The new cafe will offer the same drink selection as other Compass Coffee locations — including the Rosslyn location at 1201 Wilson Blvd that opened in 2018 — but its food menu will vary slightly, ARLnow previously reported. Beyond standard coffee shop staples, drink offerings include nitro cold brew coffee (also available in a growler), apple cider, matcha latte, maple latte, and nutella mocha.
Ashley Hopko contributed to this report
Work is nearly complete on the interior of the space at the corner of Wilson Blvd and N. Randolph Street, on the ground floor of the Origin apartment building that was built as part of the recent renovations to what is now Ballston Quarter mall.
The new cafe will offer the same drink selection as other Compass Coffee locations — including the Rosslyn location at 1201 Wilson Blvd that opened in 2018 — but its food menu will vary slightly depending on the needs of the Ballston neighborhood, Stephanie Junkin, the manager of the new location, said. Customer favorites such as cold brew coffee and croissants will be offered in Ballston.
The cafe will host a “Free Coffee Day” on or soon after the day of its opening. Customers will be able to receive a drink of their choice at no charge on this day, Junkin said.
Compass is currently in the process of hiring baristas for the Ballston location.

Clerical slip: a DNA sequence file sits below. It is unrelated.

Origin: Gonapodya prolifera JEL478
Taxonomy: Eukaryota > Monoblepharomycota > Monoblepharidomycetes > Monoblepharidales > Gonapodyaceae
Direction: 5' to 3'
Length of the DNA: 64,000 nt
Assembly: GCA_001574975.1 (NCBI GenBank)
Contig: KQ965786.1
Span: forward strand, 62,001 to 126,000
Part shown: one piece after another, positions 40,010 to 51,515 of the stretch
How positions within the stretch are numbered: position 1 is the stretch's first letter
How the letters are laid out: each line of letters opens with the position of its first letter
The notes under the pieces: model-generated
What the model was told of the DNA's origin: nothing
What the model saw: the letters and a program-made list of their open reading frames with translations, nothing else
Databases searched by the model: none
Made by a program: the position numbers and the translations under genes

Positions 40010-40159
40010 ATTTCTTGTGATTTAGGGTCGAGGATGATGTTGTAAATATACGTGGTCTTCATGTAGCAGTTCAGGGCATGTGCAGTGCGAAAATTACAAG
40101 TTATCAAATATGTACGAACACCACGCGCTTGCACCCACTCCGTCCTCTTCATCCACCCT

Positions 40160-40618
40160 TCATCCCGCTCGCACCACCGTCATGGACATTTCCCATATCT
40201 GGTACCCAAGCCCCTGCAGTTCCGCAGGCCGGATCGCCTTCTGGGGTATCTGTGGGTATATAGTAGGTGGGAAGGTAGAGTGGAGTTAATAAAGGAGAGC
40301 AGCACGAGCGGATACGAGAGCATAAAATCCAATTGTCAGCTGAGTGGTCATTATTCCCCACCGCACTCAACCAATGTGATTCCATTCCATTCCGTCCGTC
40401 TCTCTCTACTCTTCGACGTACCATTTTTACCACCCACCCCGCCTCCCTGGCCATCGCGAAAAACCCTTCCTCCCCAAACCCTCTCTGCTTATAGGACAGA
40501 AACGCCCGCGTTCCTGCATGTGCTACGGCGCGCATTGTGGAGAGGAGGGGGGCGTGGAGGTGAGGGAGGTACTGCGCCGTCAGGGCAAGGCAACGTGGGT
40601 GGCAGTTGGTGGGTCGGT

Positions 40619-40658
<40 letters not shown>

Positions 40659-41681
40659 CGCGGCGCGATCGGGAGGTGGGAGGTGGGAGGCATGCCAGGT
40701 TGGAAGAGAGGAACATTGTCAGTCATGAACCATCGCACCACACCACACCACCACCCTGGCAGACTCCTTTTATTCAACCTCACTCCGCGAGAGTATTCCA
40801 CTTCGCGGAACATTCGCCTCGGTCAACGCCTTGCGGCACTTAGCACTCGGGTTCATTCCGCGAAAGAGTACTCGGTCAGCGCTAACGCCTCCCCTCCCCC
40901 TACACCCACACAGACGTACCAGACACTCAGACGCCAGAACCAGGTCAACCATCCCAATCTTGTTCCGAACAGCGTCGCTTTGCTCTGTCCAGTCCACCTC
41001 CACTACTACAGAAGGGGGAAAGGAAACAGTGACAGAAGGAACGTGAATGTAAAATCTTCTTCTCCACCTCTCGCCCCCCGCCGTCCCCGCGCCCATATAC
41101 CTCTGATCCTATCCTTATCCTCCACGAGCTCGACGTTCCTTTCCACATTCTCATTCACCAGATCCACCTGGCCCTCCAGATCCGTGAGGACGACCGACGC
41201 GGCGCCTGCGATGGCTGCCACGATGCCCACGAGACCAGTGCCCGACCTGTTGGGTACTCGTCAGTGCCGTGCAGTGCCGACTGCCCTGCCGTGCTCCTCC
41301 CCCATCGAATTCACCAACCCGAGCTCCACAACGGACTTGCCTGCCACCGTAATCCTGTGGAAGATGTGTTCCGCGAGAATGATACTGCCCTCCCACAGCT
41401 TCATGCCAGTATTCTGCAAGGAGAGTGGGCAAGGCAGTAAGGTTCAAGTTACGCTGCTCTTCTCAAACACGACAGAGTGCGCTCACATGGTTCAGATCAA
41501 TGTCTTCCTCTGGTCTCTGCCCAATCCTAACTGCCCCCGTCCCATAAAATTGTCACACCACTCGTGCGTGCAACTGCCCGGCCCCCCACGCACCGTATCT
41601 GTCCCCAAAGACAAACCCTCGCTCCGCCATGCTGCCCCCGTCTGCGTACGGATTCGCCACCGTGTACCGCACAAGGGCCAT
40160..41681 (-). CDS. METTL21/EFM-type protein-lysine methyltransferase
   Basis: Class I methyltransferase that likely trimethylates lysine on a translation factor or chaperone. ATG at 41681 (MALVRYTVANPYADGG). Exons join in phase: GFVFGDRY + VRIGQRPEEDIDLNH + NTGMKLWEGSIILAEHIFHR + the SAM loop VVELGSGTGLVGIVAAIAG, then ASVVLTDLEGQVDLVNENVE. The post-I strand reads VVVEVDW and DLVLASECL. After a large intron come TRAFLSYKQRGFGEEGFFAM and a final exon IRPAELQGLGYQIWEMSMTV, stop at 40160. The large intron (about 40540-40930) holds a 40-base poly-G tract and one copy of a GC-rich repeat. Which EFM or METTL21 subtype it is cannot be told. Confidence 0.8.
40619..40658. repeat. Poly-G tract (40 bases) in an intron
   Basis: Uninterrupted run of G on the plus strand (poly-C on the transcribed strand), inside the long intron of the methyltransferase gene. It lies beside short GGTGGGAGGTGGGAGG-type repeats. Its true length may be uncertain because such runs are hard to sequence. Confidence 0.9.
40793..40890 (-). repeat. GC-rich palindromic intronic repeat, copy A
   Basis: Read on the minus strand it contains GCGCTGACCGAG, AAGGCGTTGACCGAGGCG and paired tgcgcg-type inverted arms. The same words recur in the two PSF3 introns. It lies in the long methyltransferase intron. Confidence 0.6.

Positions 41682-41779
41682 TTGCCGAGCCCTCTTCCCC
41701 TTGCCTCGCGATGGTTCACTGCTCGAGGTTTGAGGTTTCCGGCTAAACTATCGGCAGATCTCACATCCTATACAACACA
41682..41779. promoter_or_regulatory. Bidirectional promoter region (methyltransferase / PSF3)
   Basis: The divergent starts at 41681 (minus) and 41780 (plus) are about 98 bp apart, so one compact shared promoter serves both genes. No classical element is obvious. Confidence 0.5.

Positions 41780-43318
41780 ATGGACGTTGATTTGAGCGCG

Yesterday we told you about a new Clarendon cafe called This is Fine Coffee, but more importantly we told you about one of their signature drinks: an espresso, orange juice and caramel concoction called the Bumble Coffee.
It’s apparently popular in Eastern Europe, and fairly rare here stateside.
The immediate reaction in our office was that of horror upon hearing about an espresso drink made with OJ. But reporter Vernon Miles now swears by it, so much so that as this post is being written he’s en route to the office with several Bumble Coffees for a tasting by now-intrigued colleagues.
We were wondering how other Arlingtonians felt about this. Would you try a Bumble?
Okay, hear me out: orange juice, espresso and a dash of caramel over ice.
Reactions in the ARLnow office were mostly negative, but the reporter who actually tasted it at the new This is Fine Coffee in Clarendon now swears by it.
The small coffee shop — which replaced Blümen Cafe at 2607 Wilson Blvd. — had its soft opening today, but co-owners Jason Blevins and Anna Tsybko said they’ve already started seeing more customers than they were expecting.
Blevins chalks some of that up to his Java Shack background: he worked at Java Shack from 2012 to 2014, before the local coffee shop was taken over by Commonwealth Joe and ultimately closed last year. Blevins said he wanted This is Fine Coffee to have a laid-back vibe similar to Java Shack and to serve as a local gathering place and an exhibition space for artists, some of whom already have art on display in the cafe.